These are just a few of the many bits of information I collected from Mr. Haynes, and while they certainly affect my project and the questions I will be asking/how I will frame it, I am going to have to be very creative and thoughtful in tracking down evidence to back this information. It is certainly significant that the towns were not company towns at the time of the disaster, but rather owned privately. Hopefully looking at deeds or some similar resource will help illuminate the owners and town structure. These pictures are all the more helpful because I found, much to my dismay, that the Olin Corporation eventually rerouted the river and extended the dam overtop of both Henrytown and Palmertown. In other words, they no longer exist. When visiting the site, the only thing that can be seen is a large hill/dam where the towns used to be.

The personal photos and aerial photos of Saltville and the two towns will absolutely be helpful, especially if I am to take more of a spatial approach to this project. The photos show the location of the ponds and dams, the locations of the towns and homes within them, and the geographical landscape and position of the river in relation to the plant and the homes. I will have to purchase these photos from the museum in order to use them, as I will have to do with Carl Eskridge’s book (unless I can convince Emory and Henry College to loan it).

I am currently trying to get in contact with the Smyth County Historical Society to see if they might have any resources I can access, though they have been slow in responding to my several attempts thus far. I will also contact Emory and Henry College to see if any professors have any information or suggestions that might be helpful in creating and researching my project, or if their library has any resources I might access—my brother is an alum of E&H, so he is sending personal emails and trying to put in a good word. I intend to meet with my advisor this week to discuss how these revelations might affect or reshape my project.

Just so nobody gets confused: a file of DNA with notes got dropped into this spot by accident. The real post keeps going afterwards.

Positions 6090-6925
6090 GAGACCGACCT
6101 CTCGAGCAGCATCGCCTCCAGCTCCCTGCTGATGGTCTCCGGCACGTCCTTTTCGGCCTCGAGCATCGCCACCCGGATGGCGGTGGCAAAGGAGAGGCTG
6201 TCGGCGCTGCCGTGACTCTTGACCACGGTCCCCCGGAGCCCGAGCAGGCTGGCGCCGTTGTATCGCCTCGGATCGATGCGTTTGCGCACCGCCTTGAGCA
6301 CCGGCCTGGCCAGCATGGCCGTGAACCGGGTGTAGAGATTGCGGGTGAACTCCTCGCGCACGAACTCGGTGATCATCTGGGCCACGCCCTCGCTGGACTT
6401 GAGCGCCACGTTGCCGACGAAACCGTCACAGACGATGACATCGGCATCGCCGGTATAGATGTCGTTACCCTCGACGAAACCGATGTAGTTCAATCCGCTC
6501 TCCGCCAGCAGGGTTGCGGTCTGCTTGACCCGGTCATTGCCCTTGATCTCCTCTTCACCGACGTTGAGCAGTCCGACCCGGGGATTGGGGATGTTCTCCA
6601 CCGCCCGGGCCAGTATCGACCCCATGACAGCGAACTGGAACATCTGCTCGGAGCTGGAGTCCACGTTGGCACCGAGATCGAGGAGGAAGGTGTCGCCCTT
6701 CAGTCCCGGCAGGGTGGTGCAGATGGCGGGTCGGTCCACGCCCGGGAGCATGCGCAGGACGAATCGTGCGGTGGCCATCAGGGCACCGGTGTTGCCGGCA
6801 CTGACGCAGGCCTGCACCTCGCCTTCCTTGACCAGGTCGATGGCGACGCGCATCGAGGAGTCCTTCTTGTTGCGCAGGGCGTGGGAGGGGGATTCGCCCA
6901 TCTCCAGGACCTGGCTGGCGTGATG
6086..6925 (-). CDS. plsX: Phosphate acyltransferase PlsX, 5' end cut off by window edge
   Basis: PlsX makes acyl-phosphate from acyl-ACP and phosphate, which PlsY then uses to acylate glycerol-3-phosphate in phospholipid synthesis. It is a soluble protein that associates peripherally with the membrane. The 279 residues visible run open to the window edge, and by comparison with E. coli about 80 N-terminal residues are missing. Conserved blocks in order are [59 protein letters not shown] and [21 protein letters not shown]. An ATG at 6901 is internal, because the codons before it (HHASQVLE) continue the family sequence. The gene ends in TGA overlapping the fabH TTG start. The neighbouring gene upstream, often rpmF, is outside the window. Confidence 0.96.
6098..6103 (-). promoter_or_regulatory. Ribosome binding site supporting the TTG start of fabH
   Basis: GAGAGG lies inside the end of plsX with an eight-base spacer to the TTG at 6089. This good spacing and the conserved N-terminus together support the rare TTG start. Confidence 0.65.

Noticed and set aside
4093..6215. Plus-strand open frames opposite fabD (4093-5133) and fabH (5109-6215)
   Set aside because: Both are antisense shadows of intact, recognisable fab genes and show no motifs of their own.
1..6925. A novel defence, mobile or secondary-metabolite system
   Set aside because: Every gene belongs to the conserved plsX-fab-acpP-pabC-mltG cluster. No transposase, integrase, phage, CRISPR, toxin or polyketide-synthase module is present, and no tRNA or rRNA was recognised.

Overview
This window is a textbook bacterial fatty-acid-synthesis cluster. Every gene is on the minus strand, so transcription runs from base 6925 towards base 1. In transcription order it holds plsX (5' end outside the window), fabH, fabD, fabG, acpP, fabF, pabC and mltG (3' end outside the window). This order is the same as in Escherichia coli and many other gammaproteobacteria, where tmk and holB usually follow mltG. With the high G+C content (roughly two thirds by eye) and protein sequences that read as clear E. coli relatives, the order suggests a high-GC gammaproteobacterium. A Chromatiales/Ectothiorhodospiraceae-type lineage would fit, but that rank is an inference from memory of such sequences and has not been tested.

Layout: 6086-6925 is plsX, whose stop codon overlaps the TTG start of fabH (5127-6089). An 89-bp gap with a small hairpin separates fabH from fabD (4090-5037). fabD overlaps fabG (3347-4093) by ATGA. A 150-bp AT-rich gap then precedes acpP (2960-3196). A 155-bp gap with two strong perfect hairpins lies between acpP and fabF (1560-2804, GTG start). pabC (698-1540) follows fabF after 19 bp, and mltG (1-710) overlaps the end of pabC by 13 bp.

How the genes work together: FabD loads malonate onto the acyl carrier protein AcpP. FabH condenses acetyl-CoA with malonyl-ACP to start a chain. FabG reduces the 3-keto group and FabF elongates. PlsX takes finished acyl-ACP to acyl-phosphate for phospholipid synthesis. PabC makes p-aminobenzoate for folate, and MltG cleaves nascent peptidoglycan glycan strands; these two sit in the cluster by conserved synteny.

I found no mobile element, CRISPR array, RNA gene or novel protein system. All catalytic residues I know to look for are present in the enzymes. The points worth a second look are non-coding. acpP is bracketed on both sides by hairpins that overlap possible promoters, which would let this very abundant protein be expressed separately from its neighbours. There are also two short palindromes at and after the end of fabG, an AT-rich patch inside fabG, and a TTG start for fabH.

4 thoughts on “Palmertown Disaster Discoveries: A Break Well Spent?”

  1. Sounds like Faith’s earlier suggestion that business histories might be useful seems right on target! But what I found so interesting about this interview is how it represents “local memory” of the event. Facts not readily traceable, yet part of the lore of the local historian. I wonder if there’s a way to use this interview not for its factual value but for as an example of how disasters are remembered. Is there any sort of historic marker in the town about the disaster? The local museum exhibit is also an expression of memory. For a public historian, the way te exhibit was created and how it is put together might be something to explore.

  2. Holy crap that’s a lot of info, even if it is difficult to decipher at the moment!! What a cool trip!

    I’m with Dr. Jones about the “local memory.” I think this trip was a good opportunity for almost “community involvement” “facts” rather than a true fact-finder, if that makes sense? I think it will be very helpful, and I’m wondering if you have plans to make another visit and speak to more townspeople to add to the historian’s information?

  3. Dr. Jones,

    I think business history should certainly be helpful–I have a book on the history of Mathieson waiting for me at the library, so hopefully that will reveal a thing or two about its influence within Saltville.

    You’re absolutely right in saying that local memory is a large component of this project. I guess I had not considered this as much of a possibility, seeing as the event is now several generations removed, and even the local historian is recounting information from the recollections of others. However, I think it might be worth looking into how I might incorporate local memory into my project, especially if some of my main sources of this information will be from individuals like Mr. Haynes.

  4. Hi Carmen,

    Along the lines of Dr. Jones’s suggestion, I think that it would be interesting to look at the local folklore surrounding the event and see if you can glean anything about “disaster culture” from this. I am disappointed that you could not find any oral histories from people who were alive at the time of the disaster, though!

    Claire